I completely agree with your connection to the last quote and our class. It almost feels like an English class in the way that we read a text and then come to class and sit around debating and discussing what we think about it. Dr. Bogad has on occasion even pointed out how we have shown her different ways of seeing these articles. How’s that for democratic learning! This is why we all look forward to this class. Because Dr. Bogad shows us that our voices and opinions matter!

  2. Hi Cathy,

    This was such a great post! I really enjoyed reading it. I loved the first quote. It reminded me of the Promising Practices Conference. I wonder how the Mayor would respond to that quote.

    I look forward to the day that I can take a class and say "Hey, this would go great with something we learned in FNED 346" I'm so happy you shared your connections with this article to other class readings. We have so many valuable tools that we can take away from this class. I am looking forward to using them out in the "real world." I believe that this goes along with Shor. Because Dr. Bogad doesn't make us memorize and memorize I can remember things more clearly and not have to stress about memorizing the facts for a test. I am so happy to say that I can walk away at the end of this semester with a binder full of material and remember a little something from each article.

    See you Tuesday!

  3. Hi Cathy,
    You made a lot of great connections to the readings that we have done this semester, as well as to your other classes and to society itself. Great post!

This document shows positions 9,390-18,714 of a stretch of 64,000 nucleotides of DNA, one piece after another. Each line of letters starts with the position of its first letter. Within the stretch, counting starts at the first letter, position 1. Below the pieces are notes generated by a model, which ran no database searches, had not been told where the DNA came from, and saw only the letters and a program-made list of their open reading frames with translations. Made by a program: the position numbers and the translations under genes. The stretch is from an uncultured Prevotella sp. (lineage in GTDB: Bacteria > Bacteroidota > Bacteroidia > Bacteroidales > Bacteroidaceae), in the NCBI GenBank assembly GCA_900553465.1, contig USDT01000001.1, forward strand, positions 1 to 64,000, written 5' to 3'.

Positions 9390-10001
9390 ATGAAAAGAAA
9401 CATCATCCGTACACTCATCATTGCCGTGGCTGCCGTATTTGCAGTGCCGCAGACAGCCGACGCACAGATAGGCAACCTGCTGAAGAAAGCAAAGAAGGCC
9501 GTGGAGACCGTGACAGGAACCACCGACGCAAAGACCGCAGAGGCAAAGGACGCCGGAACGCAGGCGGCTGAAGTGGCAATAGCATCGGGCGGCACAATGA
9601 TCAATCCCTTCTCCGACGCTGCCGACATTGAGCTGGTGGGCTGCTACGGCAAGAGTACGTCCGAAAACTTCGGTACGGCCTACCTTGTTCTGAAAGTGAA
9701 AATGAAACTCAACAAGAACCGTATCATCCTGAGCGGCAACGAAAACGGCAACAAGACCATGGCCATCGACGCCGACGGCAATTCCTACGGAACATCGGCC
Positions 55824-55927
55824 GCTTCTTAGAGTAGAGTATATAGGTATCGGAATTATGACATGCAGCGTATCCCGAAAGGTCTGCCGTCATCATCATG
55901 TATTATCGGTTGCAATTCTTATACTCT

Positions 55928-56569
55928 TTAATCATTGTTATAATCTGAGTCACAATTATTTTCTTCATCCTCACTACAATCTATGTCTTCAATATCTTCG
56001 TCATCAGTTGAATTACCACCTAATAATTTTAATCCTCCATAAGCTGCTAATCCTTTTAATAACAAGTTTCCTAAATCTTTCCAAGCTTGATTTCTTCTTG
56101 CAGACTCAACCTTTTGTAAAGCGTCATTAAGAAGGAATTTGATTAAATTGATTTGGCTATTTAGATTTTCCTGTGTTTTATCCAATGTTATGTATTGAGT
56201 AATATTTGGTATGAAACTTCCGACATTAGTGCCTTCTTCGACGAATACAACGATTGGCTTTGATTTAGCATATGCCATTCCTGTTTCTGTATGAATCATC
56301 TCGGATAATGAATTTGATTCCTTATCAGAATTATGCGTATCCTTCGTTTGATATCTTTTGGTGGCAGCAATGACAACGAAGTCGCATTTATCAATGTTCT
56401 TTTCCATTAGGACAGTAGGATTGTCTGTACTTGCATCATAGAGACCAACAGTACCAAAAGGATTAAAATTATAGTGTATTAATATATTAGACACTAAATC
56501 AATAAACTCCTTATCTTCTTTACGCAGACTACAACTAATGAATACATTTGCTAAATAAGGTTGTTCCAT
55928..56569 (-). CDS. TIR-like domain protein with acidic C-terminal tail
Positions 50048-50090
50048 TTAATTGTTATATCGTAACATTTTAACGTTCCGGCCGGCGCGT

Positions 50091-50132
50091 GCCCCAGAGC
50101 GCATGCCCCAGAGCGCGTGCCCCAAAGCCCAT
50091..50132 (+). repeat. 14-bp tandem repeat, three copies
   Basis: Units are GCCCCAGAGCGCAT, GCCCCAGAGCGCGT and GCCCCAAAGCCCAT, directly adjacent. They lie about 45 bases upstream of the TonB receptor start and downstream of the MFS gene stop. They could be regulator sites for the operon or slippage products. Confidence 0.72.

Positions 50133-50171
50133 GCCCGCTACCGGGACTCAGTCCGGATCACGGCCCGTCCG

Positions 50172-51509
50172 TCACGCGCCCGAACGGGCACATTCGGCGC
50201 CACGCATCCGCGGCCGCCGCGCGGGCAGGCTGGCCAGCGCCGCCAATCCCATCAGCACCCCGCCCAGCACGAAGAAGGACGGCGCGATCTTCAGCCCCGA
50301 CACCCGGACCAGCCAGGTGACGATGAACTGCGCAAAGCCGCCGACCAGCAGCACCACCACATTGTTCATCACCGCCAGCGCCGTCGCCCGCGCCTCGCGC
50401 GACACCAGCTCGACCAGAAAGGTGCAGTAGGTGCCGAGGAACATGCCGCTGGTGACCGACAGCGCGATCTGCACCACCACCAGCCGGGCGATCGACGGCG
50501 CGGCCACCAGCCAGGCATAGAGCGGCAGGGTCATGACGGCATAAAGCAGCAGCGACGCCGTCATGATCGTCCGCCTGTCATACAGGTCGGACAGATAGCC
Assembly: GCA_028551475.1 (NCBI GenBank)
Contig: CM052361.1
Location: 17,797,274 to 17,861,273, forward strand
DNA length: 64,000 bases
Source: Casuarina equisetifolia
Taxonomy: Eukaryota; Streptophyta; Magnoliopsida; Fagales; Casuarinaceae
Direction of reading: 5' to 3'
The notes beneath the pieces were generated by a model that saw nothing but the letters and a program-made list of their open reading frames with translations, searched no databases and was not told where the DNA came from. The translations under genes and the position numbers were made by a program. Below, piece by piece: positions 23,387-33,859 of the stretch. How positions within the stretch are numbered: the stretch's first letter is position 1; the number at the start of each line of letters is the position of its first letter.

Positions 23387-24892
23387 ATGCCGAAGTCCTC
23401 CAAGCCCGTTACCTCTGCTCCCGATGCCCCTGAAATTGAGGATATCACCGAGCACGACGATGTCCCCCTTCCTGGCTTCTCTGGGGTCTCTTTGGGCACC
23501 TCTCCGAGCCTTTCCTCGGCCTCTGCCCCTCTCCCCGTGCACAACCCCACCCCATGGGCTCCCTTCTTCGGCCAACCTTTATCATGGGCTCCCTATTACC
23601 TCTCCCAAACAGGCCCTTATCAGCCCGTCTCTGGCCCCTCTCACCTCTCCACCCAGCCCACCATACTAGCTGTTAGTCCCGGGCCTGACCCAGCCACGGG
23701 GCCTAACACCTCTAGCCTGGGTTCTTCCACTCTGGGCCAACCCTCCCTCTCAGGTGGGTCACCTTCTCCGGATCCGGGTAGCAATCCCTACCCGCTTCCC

4. Hi Cathy,

    I really liked how you connected our class to your blog this week and now looking back at it, I also agree with you. Great post!

  5. Hi Cathy,

    I can so relate to what your CEP 315 class said about competition in classrooms! As I've mentioned in class, I am in my placement with kindergarteners during their math center time. I've spent several of these visits doing the Bingo center with them. The competition really takes away from what they are supposed to be learning, because they are so focused on winning the game that they don't really care about the numbers/colors/shapes/etc. When a student "loses," especially more than one round, there can be tears or agitation, or they shut down, or try to sabotage or act out during the next game. No learning is happening when that happens! I would have to agree that competition is really not beneficial, especially with young students.

    - Jamie

  6. Cathy,

    Great Blog this week. I love the connections you made ,especially to Charlie Brown. We all have been in a class where that was the feeling.I agree with you I have learned more in FNED346 then many of my other classes EVER!

    See you Tuesday,

  7. Cathy,
    i thought the last quote about the importance of asking questions while learning because i could not agree more. When i learn something new i always ask questions because i never feel confident in the subject matter if i do not ask questions. I think the Charlie Brown video is a great example because that shows why lecturing without allowing time for questions is not beneficial for the students. The students in the class were falling asleep as the teacher lectured on and on.

  8. Love these connections across classes!!